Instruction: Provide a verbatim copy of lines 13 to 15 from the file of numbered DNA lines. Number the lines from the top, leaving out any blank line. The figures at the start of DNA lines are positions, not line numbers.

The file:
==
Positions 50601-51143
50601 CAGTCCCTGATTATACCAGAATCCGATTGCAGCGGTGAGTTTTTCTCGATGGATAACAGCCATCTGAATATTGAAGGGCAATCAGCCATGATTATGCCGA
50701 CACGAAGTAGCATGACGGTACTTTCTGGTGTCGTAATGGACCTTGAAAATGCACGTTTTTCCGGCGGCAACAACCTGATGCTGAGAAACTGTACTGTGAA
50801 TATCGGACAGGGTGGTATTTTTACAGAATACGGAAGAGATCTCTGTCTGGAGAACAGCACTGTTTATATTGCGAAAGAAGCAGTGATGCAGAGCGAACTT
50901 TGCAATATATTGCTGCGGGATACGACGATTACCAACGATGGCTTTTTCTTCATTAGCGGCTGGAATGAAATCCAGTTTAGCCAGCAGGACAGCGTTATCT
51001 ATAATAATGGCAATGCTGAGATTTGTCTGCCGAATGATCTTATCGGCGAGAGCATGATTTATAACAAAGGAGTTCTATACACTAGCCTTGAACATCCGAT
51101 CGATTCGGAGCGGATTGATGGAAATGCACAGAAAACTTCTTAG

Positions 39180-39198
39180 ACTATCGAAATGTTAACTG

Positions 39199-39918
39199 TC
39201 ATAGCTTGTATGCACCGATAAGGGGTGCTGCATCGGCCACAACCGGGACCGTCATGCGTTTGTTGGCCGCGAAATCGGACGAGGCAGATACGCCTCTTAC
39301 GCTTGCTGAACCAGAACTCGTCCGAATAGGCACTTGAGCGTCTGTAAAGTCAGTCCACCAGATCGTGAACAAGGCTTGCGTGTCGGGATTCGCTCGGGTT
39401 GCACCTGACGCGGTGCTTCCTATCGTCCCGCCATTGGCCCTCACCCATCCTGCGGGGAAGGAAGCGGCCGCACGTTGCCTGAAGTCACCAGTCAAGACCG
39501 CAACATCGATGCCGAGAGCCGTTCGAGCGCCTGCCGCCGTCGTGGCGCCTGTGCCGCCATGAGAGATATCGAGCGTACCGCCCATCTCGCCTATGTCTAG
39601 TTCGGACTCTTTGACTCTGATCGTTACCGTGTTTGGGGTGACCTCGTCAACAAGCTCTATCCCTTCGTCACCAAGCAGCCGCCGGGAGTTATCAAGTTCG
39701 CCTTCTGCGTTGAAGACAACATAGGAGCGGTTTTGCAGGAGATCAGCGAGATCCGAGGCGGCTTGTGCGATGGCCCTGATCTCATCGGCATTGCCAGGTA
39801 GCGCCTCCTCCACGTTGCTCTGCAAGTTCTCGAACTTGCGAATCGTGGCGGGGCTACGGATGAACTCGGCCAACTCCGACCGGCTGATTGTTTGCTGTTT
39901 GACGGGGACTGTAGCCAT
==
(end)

39301 GCTTGCTGAACCAGAACTCGTCCGAATAGGCACTTGAGCGTCTGTAAAGTCAGTCCACCAGATCGTGAACAAGGCTTGCGTGTCGGGATTCGCTCGGGTT
39401 GCACCTGACGCGGTGCTTCCTATCGTCCCGCCATTGGCCCTCACCCATCCTGCGGGGAAGGAAGCGGCCGCACGTTGCCTGAAGTCACCAGTCAAGACCG
39501 CAACATCGATGCCGAGAGCCGTTCGAGCGCCTGCCGCCGTCGTGGCGCCTGTGCCGCCATGAGAGATATCGAGCGTACCGCCCATCTCGCCTATGTCTAG